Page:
Tuesday, August 6, 2013

Awesome and simple way to spruce up your office

As our company has recently acquired a new office, we were faced with the daunting task of sprucing up the place and channeling a creative atmosphere. We thought it may be of interest to have something that represents China in an interesting and useful way. A chalkboard in the shape of china was decided, and I started to plan how we would carry this out.

This is a fun way to spice up your office with little hassle and with next to no cost. The materials are easy to find and most are probably already in the office. I've also included an explanation of how to make a stencil with only an A4 printer

When I made ours we were unsure of exactly what size we wanted it to be so I ended up making 3 versions (which is why I feel like a pro enough to tell you how it’s done!) In fact it was a bit like the story of Goldilocks in the sense that the first was too small, the second too big and the third (finally!) was just right.

How to create the stencil for a blackboard in your home or office:

You will need:

  • Wall space 
  • Blackboard paint (I used this paint
  • A printer 
  • Scissors/craft knife 
  • Sticky Tape 
  • A large and small paint brush 
  • Blu-tack or making tape 

Step one: Choose the right space on the wall.

This is really important as it needs to be accessible and look good! Size is important as you want it to be big enough to write on. Luckily for us, China is shaped like a big chicken, with lots of space for writing

Step two: Trace your shape of choice.

I found an image of china on the internet. I then traced this using a simple line tool on Photoshop, so that I had a high quality black and white version to be printed (If you want to save time and are not bothered about using lots of ink you could just use the original image from the internet).

Step three: Print your image.

I opted to use Microsoft Publisher for this as I knew it had a setting to print on a large scale with the dimensions of my choice. Alternatively you can just use paint and select: Print >Page Setup: Under ‘Scaling’ you can select ‘fit to’ and change it to spread across more pages (eg. 5x5 pages) With this method you should work out your size by multiplying the size of an a4 page (210 x 297mm)

Step four: Putting together the stencil.

I did this using tape. MAKE SURE TO KEEP YOUR PAGES IN ORDER, so that you can lay them out one by one next to each other. I found it useful to number my pages and then have a singe print to reference. My pages had a slight border to them which I trimmed away. After laying them out on the floor I taped the pages together.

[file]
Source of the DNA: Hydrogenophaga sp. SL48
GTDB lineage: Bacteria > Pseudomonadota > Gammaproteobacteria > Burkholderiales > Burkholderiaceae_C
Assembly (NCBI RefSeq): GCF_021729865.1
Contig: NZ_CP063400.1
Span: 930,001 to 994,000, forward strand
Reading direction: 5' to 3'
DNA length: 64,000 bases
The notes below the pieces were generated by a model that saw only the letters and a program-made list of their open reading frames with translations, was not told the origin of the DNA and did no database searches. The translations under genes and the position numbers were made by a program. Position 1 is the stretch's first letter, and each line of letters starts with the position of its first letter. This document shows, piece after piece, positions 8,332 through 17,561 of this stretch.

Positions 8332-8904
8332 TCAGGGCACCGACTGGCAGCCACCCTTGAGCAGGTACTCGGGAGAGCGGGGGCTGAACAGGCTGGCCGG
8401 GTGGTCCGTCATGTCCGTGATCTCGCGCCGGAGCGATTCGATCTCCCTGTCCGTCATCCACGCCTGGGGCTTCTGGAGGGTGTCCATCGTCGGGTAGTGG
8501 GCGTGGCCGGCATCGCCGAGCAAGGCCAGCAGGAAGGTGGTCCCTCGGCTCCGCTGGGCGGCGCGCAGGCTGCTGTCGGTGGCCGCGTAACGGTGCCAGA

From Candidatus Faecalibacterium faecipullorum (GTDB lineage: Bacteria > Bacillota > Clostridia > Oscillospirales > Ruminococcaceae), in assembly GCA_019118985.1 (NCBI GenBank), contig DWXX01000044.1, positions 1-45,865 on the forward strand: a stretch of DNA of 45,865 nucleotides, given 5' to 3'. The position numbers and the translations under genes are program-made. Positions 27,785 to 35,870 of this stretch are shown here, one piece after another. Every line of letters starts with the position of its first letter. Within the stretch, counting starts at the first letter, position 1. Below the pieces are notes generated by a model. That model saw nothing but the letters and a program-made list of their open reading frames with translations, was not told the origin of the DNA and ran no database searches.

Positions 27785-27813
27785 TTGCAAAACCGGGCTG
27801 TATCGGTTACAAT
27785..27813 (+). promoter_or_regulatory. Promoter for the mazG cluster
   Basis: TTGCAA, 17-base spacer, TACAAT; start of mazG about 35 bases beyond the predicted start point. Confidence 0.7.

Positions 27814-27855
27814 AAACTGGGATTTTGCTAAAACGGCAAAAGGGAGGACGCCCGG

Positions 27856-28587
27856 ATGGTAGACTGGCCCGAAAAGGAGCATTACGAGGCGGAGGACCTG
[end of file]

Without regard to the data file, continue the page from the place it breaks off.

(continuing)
Step five: Reinforce!

Re-enforce your edges. What I did was stick tape over the lines that I would cut over. This makes the edges less flimsy and also stops the paper from getting really wet when you apply the paint.

On the larger version it was necessary to re-enforce the stencil as it was so flimsy. I did this with extra bits of cardboard around the stencil borders. The larger your stencil, the more you will need to re-enforce it.

Step six: Cut the stencil out.

Cutting the stencil out can be a little fiddly depending on how detailed you choose to go. I started off using a craft knife, but then switched to scissors (however scissors were hard with all of the wrist twisting!)

Step seven: Stick up the stencil.

I used sticky-tack to hold my stencil but masking tape probably would be fine. If it is a larger size I would use a fair bit of masking tape to hold it on securely. Stickyack or masking tape is a must for the detailed edges of the stencil as we don't want any paint getting underneath.

Step eight: Paint!

Make sure to prepare your surface, and follow instructions on your paint can. I used normal blackboard paint, but if you can get the proper spray-paint that would work equally well. I painted the middle section first and then worked my way to the edges. A smaller brush is best for the detailed spots. I found that dabbing my paintbrush with a little paint over the edges worked better than slapping a lot of paint on as there were some areas that got blotchy.

Step nine: Admire your masterpiece.

Leave it to dry with the stencil attached and then remove it once dry to admire your finished piece!

What do you think about our new blackboard? Any ideas of some other creative uses?

If you have any questions feel free to leave them in the box below

Here are some other articles that you may find interesting. Maybe a blackboard fridge would look good in our office and make use of the rest of our blackboard paint!

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